When the river runs dry


New global-scale river research reveals a clear climate signature and challenges existing thinking. Ian Connellan reports.


New research has identified a climate signature in rivers globally.

Artur Debat / Getty Images

Geoscientists have long believed that climate is the key sculptor of land surface topography – that landscape is an expression of the interaction between rainfall, runoff and erosion in drainage basins.

A river’s source-to-mouth elevation profile – its “long profile” – is a key indicator of a drainage basin’s evolution, so it ought to be possible to infer from it a regional expression of climate and its interaction with the land surface.

But researchers have struggled to detect climatic signatures in long profiles and to decipher the role of climate in their development because of a lack of relevant global data – in addition to the variable impacts of large and small geological processes, land surface properties and human activity.

Now, a new study led by Katerina Michaelides from the UK’s University of Bristol has discovered a clear climatic signature on rivers globally.

Key to the success of the research, published in the journal Nature, is a new, freely available, database of river long profiles generated from data originally collected by NASA's space shuttle.

The study team used specialist software developed by Stuart Grieve, at Queen Mary University of London, to develop the database, which includes more than 330,000 rivers across the globe.

The new research shows that while river long profiles tend to be “concave up” – think the inside of a bowl – in humid regions, they become progressively straighter in drier regions, and the reason for the differences is linked to aridity and streamflow.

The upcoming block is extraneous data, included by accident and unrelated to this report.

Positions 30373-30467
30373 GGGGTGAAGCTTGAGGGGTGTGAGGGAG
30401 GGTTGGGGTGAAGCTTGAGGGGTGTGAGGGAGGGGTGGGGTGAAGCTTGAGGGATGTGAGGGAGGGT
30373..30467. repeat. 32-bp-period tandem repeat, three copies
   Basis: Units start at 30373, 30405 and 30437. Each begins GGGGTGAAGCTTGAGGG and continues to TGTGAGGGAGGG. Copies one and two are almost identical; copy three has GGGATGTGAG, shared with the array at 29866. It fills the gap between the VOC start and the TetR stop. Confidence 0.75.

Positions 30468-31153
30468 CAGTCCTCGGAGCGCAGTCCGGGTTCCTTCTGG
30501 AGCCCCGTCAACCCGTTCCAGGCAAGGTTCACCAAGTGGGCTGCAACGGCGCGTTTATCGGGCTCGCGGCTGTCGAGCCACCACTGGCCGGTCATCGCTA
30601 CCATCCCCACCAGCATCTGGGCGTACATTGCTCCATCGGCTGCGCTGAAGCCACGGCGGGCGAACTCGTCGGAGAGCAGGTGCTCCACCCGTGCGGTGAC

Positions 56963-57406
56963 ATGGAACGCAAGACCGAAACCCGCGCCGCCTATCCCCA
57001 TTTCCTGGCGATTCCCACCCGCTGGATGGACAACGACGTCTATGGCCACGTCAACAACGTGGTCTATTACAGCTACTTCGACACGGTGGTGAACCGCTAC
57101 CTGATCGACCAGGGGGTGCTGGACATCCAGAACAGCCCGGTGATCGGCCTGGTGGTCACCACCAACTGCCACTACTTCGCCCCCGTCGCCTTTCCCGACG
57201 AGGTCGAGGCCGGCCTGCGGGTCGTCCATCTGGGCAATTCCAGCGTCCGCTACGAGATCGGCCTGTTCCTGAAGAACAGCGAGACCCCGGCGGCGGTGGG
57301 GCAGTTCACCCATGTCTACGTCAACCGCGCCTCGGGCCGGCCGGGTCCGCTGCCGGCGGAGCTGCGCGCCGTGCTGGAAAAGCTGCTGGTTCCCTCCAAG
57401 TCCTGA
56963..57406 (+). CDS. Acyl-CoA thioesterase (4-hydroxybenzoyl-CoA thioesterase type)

“The long profile is formed gradually over tens of thousands to millions of years, so it tells a bigger story about the climate history of region,” says lead author Shiuan-An Chen.

“We would expect climate to affect the river long profile because it controls how much water flows in rivers and the associated force of water to move sediment along the riverbed.”

In humid regions, rivers tend to have flow in them all year round, which continually moves sediment and erodes the long profile into a concave-up shape.

As the climate becomes progressively arid (from semi-arid, to arid, to hyper-arid), rivers only flow a few times per year when it rains, moving sediment infrequently. Arid-zone rivers also tend to experience brief, intense rainstorms, which don’t create flow over the entire river length.

The study team used simple numerical modelling to explain the links between climate, streamflow and long-profile shape. They report that their results “illustrate that river topography expresses a signature of aridity, suggesting that climate is a first-order control on the evolution of the drainage basin”.

Michaelides says that long-held theories were “biased towards observations made in humid rivers, which are far better studied and more represented in published research than dryland rivers”.

“Our study shows that many river profiles around the world are not concave up and that straighter profiles tend to be more common in arid environments,” she says.

“I think dryland rivers have been understudied and under-appreciated… Their streamflow expression gives unique insights into the climatic influence on land surface topography.”

The study gives further proof – if any was needed – of the way satellite data and high-performance computing can combine to produce insights at previously unimaginable scale.

Grieve says this is revolutionising geosciences. “Our analysis of these data only scratches the surface of the potential that this fusion of data, computer power and geoscientific insight can offer us to understand our planet, as well as others in the solar system.”

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  1. https://www.nature.com/articles/s41586-019-1558-8
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